I like the fact that we worked with Aastha who's Nepali. Because of the earthquake, and also the fact that Nepal is a very poor country, I'm careful about not suggesting cultural appropriation with the images, especially because we're working with very expensive Western brands of clothing. There was lighthearted interaction between the model and local people, and we also incorporated Nepali accessories to help contextualise the images.
It's probably hard to choose, but could you pick out three of your favourite photographs from the series?
From the fashion images, it's got to be the group picture of Aastha sitting in the middle of the local men wearing traditional Dhaka topis (hat in Nepali) outside the Patan Museum. Then, there's that definitive picture of the two women laying bricks in front of a fallen Stupa. And the one of the man behind a Newar window, which to me suggests the idea of the country of Nepal poignantly looking out at the modern world.
What were the challenges you faced in this trip when it came to executing the shots?
In terms of the fashion ones, the challenge was getting access to spots like rooftops and temples, the language barrier, and also, possible interference from the public. But we had good help from Spandan Mocktan of Eleven11 Productions, our local producer, so these weren't of any concern at all.
For the photojournalistic shots, it was also the challenge of accessing certain places, and the corporation of the subjects to be photographed willingly. Luckily, I had a very helpful guide who took me through the village of Bhaktapur.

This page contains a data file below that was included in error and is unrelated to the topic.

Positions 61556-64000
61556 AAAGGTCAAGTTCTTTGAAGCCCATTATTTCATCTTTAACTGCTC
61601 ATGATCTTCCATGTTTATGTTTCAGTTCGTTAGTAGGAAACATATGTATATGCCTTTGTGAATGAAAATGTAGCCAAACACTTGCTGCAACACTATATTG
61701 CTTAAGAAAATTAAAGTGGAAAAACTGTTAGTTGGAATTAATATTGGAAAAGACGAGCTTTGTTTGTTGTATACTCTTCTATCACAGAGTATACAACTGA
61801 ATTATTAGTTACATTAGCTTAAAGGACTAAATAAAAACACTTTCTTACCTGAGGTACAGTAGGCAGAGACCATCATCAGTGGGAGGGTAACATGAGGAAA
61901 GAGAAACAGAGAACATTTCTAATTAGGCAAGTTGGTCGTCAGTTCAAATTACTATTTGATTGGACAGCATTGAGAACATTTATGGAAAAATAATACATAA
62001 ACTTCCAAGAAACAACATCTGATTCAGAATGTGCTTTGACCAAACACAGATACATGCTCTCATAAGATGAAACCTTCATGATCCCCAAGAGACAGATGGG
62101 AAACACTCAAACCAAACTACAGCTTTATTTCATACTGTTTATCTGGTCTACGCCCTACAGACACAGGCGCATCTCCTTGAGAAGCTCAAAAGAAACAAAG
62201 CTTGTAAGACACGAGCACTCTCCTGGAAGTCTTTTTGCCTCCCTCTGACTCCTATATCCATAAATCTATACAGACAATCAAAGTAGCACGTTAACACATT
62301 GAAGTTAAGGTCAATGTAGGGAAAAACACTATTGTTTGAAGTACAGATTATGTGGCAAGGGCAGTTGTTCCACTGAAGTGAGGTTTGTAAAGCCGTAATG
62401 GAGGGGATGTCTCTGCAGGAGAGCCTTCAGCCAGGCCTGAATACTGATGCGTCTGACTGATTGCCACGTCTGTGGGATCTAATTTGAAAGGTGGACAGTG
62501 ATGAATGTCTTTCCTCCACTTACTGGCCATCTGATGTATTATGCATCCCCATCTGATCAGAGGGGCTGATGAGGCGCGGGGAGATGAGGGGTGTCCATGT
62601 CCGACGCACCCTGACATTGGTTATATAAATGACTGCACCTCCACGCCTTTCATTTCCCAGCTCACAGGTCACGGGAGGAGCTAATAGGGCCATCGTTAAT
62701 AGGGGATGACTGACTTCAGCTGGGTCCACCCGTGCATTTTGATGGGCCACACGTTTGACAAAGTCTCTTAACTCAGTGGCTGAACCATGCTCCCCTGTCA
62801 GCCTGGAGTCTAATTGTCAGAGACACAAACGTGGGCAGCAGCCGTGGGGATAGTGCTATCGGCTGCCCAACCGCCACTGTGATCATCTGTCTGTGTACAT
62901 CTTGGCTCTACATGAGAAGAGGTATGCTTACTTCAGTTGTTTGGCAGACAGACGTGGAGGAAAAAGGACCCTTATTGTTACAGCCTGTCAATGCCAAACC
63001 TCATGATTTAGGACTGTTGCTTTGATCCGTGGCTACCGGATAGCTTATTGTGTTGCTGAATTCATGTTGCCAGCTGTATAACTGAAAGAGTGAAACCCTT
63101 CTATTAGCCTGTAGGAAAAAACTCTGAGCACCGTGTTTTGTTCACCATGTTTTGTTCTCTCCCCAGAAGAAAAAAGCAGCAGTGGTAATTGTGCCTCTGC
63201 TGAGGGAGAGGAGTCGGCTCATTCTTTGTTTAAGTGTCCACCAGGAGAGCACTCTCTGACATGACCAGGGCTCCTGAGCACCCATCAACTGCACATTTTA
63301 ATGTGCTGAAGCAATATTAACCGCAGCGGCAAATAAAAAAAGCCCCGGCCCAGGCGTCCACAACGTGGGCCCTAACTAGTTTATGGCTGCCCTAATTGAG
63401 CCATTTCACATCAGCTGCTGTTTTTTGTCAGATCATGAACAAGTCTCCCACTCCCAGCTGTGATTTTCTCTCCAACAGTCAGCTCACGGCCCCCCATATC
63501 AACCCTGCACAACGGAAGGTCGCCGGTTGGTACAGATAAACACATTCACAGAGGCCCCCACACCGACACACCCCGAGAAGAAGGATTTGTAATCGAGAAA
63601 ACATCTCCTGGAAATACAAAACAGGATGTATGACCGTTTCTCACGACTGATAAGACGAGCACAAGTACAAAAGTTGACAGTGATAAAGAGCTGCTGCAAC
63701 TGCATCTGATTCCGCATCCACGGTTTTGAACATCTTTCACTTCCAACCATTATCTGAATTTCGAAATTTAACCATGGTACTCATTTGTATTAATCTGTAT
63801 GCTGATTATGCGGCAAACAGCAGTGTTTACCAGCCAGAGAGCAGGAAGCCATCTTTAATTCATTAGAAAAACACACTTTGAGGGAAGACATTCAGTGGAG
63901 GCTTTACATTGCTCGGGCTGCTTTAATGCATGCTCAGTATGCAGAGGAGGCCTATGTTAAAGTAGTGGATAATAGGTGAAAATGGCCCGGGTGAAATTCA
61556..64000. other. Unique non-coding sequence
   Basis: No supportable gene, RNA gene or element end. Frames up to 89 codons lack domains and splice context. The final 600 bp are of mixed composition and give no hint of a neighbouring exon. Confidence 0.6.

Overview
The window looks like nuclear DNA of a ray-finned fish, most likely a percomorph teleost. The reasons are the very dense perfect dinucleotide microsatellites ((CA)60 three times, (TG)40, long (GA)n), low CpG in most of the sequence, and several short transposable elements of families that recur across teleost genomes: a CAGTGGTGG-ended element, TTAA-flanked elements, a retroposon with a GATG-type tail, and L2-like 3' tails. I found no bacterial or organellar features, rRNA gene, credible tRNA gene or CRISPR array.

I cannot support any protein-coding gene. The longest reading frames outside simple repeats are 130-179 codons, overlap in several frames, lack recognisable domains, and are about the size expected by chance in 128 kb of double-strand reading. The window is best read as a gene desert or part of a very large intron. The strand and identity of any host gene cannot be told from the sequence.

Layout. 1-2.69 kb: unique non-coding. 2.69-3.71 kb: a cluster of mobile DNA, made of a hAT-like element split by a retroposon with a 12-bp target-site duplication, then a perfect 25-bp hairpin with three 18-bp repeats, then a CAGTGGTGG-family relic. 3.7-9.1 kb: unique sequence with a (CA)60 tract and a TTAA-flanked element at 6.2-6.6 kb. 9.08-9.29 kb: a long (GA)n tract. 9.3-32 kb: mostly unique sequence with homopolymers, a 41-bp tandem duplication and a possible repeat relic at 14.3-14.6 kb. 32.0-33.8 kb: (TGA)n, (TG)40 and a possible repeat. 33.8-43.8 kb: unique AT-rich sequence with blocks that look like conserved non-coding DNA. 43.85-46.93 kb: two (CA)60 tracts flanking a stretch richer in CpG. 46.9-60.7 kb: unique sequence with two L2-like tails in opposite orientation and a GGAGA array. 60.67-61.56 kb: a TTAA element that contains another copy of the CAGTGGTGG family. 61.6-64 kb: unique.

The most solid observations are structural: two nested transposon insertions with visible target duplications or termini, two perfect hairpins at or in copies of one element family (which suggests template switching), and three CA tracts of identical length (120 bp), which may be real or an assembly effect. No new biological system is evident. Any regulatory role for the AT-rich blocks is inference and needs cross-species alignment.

What was your choice equipment from Leica this time?
I used the Leica Q which is a mirrorless 'snap'-type camera with a fixed 28mm lens. I have used the Leica S for quite a bit for my fashion work. The Q is definitely more handy and lighter compared to the S. Although, the file size is 24MP, it was not an issue at all. I found the resolution adequate enough for the prints that we're intending them for.
The Leica Q which is a modern digital update to the legendary M series, is perfect for taking discreet observational images. There's some images in the series which won't be possible to be captured if not for the quickness of the Q. This discreetness has also helped with the fashion images as it allowed us to capture the images very quickly amongst the crowds.
Finally, what were the three things you learned about yourself when you were in Nepal?
1. That I'm physically unfit, and I need to exercise more in order to undertake more hikes to explore more of Nepal next time.
2. I can survive not having Internet for at least a day.
3. I'm a technophobe, I can't figure out how to use Google Maps.
HELP SUPPORT KIDS IN NEPAL
Limited prints of the photos will be available for purchase. As part of the #BuroGivesBack initiative in partnership with Leica Camera Asia Pacific, all proceeds from the sale will go towards helping underprivileged kids supported by Nepali NGO, Children & Youth First.
The #BuroInNepal photo exhibition is open to public and will be held at #01-18,
Leica Galerie Singapore, Raffles Hotel Arcade from 29 June to 11 July.